An easy way to achieve it is to capture the javax.validation.ConstraintViolationException exception in a local @Error handler. Modify BookController.java:

src/main/java/example/micronaut/BookController.java
...
class BookController {
...
..
    private final MessageSource messageSource;

    public BookController(MessageSource messageSource) { (1)
        this.messageSource = messageSource;
    }
...
.
    @View("bookscreate")
    @Error(exception = ConstraintViolationException.class) (2)
    public Map<String, Object> onSavedFailed(HttpRequest request, ConstraintViolationException ex) { (3)
        final Map<String, Object> model = createModelWithBlankValues();
        model.put("errors", messageSource.violationsMessages(ex.getConstraintViolations()));
        Optional<CommandBookSave> cmd = request.getBody(CommandBookSave.class);
        cmd.ifPresent(bookSave -> populateModel(model, bookSave));
        return model;
    }

    private void populateModel(Map<String, Object> model, CommandBookSave bookSave) {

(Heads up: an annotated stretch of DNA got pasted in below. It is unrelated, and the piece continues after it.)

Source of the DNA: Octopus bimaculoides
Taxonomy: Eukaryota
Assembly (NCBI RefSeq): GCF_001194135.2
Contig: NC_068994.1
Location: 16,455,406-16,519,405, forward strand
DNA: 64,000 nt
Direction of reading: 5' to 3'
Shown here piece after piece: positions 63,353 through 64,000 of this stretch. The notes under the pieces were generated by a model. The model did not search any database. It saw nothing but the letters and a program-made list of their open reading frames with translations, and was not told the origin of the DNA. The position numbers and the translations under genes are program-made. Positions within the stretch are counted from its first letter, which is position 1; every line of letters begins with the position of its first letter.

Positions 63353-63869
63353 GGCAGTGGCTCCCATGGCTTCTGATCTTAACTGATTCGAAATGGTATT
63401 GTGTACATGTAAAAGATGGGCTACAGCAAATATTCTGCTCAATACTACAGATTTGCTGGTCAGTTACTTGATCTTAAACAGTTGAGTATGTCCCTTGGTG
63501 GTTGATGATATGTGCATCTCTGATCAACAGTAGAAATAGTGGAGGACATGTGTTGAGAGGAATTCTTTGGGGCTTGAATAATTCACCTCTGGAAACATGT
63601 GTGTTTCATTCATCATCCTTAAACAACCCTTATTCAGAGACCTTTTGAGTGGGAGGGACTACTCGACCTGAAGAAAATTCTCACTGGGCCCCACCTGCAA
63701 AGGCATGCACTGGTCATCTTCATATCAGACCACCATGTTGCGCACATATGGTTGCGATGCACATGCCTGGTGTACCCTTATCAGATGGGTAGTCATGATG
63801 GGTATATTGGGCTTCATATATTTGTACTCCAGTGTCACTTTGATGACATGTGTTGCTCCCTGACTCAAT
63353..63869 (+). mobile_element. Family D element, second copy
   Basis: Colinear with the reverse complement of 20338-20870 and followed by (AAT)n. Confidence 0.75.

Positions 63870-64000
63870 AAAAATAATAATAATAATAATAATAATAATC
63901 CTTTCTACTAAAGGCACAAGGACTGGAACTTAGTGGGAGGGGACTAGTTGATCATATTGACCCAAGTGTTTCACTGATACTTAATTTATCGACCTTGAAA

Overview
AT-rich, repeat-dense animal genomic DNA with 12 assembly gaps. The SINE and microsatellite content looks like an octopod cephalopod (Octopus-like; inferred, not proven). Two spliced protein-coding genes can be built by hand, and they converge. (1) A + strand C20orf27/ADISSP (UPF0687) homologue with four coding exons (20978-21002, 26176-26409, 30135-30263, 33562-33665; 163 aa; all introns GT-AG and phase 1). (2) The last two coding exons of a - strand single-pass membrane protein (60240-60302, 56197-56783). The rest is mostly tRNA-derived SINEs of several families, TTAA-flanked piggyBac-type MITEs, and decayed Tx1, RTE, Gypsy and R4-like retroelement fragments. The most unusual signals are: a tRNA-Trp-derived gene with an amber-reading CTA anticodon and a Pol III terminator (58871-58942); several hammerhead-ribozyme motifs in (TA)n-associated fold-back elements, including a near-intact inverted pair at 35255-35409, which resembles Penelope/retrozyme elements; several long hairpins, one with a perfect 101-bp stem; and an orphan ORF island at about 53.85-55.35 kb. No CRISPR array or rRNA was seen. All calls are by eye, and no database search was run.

model.put("title", bookSave.getTitle());
        model.put("pages", bookSave.getPages());
    }


    private Map<String, Object> createModelWithBlankValues() {
        final Map<String, Object> model = new HashMap<>();
        model.put("title", "");
        model.put("pages", "");
        return model;
    }
..
...
}
1 Constructor injection
2 By default @Error annotations are local. We specify the exception which we want to handle.
3 You can access the original HttpRequest which triggered the exception.

Create a jakarta.inject.Singleton to encapsulate the generation of a list of messages from a Set of ConstraintViolation:

src/main/java/example/micronaut/MessageSource.java
package example.micronaut;

import jakarta.inject.Singleton;
import javax.validation.ConstraintViolation;
import javax.validation.Path;
import java.util.List;
import java.util.Set;
import java.util.stream.Collectors;

@Singleton
public class MessageSource {

    public List<String> violationsMessages(Set<ConstraintViolation<?>> violations) {
        return violations.stream()
                .map(MessageSource::violationMessage)
                .collect(Collectors.toList());
    }